Economic Growth in Israel Pulls Back in Second Quarter

Slowdown mainly due to reduced car imports and growth is on track for 2018

Israel's new set of 20, 50, 100 and 200 shekel bills released in February 2018.
Olivier Fitoussi

Israeli economic growth slowed significantly in the second quarter, but most of the slowdown was due to a sharp drop in car imports, the Central Bureau of Statistics reported Thursday.

In a preliminary estimate, the CBS said gross domestic product grew an annualized 2% in the April-June period, down from a revised 4.8% in the first quarter when car imports surged. The CBS also revised its 2017 GDP figure to show faster growth of 3.5% than the 3.3% reported earlier.

The second-quarter slowdown had been widely expected, although the preliminary figure was on the low side of forecasts.

Economists polled by Reuters on average had expected a 2.4% expansion. The Finance Ministry said last month that second-quarter GDP would be between 2% and 2.5% after a 14% drop in auto imports. The imports themselves don’t contribute to GDP, but the (heavy) taxes paid on them are.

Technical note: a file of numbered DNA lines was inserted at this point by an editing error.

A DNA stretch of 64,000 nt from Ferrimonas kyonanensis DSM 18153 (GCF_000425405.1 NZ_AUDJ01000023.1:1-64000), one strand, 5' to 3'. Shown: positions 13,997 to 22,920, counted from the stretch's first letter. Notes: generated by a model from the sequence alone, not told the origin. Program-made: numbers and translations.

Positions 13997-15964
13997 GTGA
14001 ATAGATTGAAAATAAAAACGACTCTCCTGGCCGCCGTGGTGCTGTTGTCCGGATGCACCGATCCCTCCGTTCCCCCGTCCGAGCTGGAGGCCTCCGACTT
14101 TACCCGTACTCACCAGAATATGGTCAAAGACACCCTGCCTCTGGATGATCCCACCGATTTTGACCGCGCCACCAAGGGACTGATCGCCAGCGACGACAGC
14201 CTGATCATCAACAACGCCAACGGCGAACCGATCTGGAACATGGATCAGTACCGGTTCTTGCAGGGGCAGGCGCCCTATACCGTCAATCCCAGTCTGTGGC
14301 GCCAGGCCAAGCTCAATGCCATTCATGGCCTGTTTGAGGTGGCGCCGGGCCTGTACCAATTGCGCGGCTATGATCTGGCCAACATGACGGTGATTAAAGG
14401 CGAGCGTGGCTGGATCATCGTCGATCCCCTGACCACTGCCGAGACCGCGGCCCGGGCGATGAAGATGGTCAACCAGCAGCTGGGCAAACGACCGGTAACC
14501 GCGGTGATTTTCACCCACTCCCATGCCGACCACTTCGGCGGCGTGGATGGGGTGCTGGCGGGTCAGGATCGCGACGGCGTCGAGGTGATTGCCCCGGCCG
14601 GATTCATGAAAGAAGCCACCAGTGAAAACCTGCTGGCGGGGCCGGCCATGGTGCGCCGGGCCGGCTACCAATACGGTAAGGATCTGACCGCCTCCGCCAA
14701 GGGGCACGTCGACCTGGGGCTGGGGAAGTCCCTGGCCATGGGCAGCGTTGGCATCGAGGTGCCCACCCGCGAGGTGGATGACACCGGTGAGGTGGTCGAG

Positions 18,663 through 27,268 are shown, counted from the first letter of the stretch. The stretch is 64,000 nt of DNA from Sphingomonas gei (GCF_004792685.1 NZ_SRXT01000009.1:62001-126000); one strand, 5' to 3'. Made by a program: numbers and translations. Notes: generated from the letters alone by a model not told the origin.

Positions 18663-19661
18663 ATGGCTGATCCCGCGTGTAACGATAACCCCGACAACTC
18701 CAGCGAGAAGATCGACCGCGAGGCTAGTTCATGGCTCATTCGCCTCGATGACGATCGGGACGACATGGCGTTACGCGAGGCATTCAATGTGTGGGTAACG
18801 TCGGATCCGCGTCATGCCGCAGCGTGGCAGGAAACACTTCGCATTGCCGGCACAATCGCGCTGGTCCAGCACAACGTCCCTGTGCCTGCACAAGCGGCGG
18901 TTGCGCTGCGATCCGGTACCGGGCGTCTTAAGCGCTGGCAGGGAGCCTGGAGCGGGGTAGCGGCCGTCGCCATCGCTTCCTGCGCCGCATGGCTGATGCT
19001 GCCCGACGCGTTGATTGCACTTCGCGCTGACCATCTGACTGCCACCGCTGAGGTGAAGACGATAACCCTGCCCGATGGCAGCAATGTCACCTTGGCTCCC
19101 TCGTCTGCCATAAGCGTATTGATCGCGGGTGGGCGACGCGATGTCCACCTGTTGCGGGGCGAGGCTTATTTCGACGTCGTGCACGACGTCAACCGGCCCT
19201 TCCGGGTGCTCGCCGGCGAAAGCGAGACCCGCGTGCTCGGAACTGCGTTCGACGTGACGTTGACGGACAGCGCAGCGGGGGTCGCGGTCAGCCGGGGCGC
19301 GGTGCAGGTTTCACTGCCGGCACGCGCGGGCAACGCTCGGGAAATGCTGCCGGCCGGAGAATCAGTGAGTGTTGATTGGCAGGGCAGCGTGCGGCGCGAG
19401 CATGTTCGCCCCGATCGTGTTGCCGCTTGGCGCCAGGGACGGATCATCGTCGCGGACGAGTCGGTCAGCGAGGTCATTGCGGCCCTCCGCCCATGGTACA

Despite the quarterly dip, economists say GDP is still on track to expand at a faster pace this year than in 2017. The Bank of Israel raised its forecast for 2018 GDP growth in July to 3.7%. The treasury did the same in June to 3.5% after the Organization for Economic Cooperation and Development forecast growth of 3.7% for the year.

Still, the metrics for the second quarter were poor. The CBS noted that after discounting auto imports, GDP expanded at a sluggish 3% annualized pace. In the second quarter, consumer spending edged up at just a 0.5% pace after surging 9.6% in the first quarter.

Exports, which account for about 30% of the Israeli economy, slipped 0.1% in the quarter, while investment in fixed assets declined 6.6%. Public spending, however, continued to grow strongly, climbing at a 5.2% rate in the quarter.